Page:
The Chandra X-ray Observatory has been keeping an eye on a black hole actively munching away on gas at the middle of the nearby Sculptor galaxy. Now, with the added eyes of the Nuclear Spectroscopic Telescope Array (NuSTAR), which sees higher-energy X-ray light, the observatories have found the black hole has fallen asleep, even amid rampant star-formation going on around it.
“Our results imply that the black hole went dormant in the past 10 years,” said Bret Lehmer of the Johns Hopkins University, Baltimore, and NASA’s Goddard Space Flight Center. “Periodic observations with both Chandra and NuSTAR should tell us unambiguously if the black hole wakes up again. If this happens in the next few years, we hope to be watching.”
Lehmer is lead author of a new study detailing the findings in the Astrophysical Journal.
The now-latent black hole is about 5 million times the mass of our Sun. The Sculptor galaxy (NGC 253) is a so-called starburst galaxy, which is actively giving birth to new stars. At just 13 million light-years away, it is one of the closest starbursts galaxies to us.
Why did the black hole go dormant?
“Black holes feed off surrounding accretion disks of material. When they run out of this fuel, they go dormant,” said co-author Ann Hornschemeier of Goddard. “NGC 253 is somewhat unusual because the giant black hole is asleep in the midst of tremendous star-forming activity all around it.”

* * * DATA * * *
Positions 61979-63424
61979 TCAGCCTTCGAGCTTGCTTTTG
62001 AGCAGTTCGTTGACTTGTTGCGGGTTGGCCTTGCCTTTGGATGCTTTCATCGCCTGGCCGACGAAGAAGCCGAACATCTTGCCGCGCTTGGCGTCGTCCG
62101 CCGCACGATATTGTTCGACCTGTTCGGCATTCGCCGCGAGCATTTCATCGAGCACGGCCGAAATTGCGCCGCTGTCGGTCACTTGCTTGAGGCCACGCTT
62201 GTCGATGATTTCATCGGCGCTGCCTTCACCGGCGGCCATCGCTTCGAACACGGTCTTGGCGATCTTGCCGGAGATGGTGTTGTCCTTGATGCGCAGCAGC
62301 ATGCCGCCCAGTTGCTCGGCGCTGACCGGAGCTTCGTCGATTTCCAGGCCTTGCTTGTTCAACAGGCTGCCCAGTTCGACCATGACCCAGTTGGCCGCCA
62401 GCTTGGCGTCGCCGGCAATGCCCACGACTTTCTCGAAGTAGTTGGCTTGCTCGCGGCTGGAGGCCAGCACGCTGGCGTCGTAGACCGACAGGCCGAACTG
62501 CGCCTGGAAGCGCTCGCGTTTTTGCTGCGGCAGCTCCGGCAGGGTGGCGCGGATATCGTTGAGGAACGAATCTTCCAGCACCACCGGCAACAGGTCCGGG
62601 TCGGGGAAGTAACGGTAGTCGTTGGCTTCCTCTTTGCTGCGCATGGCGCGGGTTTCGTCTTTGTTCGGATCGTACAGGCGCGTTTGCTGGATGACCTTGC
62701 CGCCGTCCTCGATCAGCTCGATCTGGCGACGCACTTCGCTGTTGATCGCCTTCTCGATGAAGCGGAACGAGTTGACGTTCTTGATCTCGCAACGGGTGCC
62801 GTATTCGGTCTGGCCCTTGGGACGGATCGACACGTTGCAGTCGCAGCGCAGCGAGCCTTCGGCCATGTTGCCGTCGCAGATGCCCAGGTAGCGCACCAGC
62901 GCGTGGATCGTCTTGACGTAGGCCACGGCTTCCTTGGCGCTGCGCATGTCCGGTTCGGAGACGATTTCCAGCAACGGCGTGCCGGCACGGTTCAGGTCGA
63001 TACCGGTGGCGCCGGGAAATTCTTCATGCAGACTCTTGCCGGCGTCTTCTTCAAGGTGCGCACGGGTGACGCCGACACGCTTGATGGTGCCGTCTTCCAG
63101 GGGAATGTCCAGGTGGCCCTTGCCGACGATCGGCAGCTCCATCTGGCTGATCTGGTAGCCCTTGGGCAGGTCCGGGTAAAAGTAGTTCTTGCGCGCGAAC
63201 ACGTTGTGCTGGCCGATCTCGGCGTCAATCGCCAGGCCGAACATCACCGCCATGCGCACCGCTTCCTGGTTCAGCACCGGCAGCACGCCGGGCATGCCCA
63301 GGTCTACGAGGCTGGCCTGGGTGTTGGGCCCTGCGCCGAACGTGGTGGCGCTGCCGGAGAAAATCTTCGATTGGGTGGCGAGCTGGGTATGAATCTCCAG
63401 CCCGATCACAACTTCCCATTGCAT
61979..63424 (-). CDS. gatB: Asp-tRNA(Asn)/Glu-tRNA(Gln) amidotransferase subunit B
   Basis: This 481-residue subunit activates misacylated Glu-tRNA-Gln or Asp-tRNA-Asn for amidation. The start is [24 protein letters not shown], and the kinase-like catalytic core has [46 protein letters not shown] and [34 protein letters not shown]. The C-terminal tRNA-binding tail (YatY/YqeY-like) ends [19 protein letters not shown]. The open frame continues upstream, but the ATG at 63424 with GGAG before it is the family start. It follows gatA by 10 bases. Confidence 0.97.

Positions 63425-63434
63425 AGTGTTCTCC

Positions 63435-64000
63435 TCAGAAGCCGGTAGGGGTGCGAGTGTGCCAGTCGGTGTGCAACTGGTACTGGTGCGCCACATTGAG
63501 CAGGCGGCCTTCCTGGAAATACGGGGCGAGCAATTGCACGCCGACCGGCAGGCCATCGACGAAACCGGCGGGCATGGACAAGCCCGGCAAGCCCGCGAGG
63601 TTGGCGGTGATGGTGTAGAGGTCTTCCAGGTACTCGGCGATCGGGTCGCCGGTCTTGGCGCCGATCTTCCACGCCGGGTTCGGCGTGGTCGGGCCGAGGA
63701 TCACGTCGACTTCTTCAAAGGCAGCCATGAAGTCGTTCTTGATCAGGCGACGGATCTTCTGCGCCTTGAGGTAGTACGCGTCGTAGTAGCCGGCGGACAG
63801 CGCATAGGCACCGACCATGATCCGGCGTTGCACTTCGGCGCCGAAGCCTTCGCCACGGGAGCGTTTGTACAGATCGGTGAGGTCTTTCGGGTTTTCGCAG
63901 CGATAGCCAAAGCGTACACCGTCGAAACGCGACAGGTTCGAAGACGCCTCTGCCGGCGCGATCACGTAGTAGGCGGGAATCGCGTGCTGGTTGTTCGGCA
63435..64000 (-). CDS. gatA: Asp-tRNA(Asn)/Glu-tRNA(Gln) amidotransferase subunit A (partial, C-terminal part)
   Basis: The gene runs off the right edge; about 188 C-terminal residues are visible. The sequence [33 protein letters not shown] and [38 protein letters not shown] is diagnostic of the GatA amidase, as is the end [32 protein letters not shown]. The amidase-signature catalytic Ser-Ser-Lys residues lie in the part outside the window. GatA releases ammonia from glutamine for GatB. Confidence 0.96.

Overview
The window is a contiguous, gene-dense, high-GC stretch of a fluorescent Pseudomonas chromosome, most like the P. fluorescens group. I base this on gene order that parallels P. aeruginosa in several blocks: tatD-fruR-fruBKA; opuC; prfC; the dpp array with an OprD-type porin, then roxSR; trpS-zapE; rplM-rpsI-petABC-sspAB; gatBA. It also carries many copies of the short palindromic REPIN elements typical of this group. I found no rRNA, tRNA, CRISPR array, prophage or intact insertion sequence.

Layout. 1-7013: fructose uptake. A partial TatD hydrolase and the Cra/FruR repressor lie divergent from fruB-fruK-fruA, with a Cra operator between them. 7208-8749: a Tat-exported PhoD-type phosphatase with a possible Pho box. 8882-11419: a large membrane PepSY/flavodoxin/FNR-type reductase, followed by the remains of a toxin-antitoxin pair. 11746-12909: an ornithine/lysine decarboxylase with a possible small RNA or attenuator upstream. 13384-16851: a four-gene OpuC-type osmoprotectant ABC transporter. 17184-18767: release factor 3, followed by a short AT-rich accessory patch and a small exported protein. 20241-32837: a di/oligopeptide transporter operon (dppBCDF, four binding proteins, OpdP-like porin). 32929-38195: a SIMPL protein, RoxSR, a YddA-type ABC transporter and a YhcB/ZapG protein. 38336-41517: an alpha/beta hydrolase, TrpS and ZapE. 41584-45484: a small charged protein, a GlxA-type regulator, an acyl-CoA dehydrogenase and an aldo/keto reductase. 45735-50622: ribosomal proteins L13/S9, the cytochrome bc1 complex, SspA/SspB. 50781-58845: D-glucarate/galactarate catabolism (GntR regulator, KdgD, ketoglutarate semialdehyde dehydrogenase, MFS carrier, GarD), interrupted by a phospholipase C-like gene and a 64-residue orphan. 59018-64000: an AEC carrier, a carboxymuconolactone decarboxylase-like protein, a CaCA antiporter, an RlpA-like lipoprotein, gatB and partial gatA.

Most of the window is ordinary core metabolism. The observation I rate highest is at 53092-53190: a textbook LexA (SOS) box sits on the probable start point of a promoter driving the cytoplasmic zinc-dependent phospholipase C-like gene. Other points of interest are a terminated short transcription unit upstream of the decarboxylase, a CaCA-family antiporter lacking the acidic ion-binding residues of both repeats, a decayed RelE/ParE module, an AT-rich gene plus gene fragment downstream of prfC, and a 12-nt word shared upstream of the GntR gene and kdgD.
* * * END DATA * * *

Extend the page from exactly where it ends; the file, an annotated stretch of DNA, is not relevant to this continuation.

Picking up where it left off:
“Black hole growth and star formation often go hand-in-hand in distant galaxies,” added Daniel Stern, a co-author and NuSTAR project scientist at the Jet Propulsion Laborator. “It’s a bit surprising as to what’s going on here, but we’ve got two powerful complementary X-ray telescopes on the case.”
Chandra first observed signs of what appeared to be a feeding supermassive black hole at the heart of the Sculptor galaxy in 2003. Then, in September and November of 2012, Chandra and NuSTAR observed the same region simultaneously. NuSTAR, which launched in June of 2012, detected focused, high-energy X-ray light from the region, allowing the researchers to say conclusively that the black hole is not accreting material.
There are two possibilities: either the black hole has in fact gone dormant, or another possibility is that the black hole was not actually awake 10 years ago, and Chandra observed a different source of X-rays. Future observations with both telescopes may solve the puzzle.
The combination of coordinated Chandra and NuSTAR observations is extremely powerful for answering questions like this,” said Lou Kaluzienski, NuSTAR Program Scientist at NASA Headquarters in Washington. “Now, we can get all sides of the story.”
NuSTAR launched into space in June of 2012.
If and when the Sculptor’s slumbering giant does wake up in the next few years amidst all the commotion, NuSTAR and Chandra will monitor the situation. The team plans to check back on the system periodically.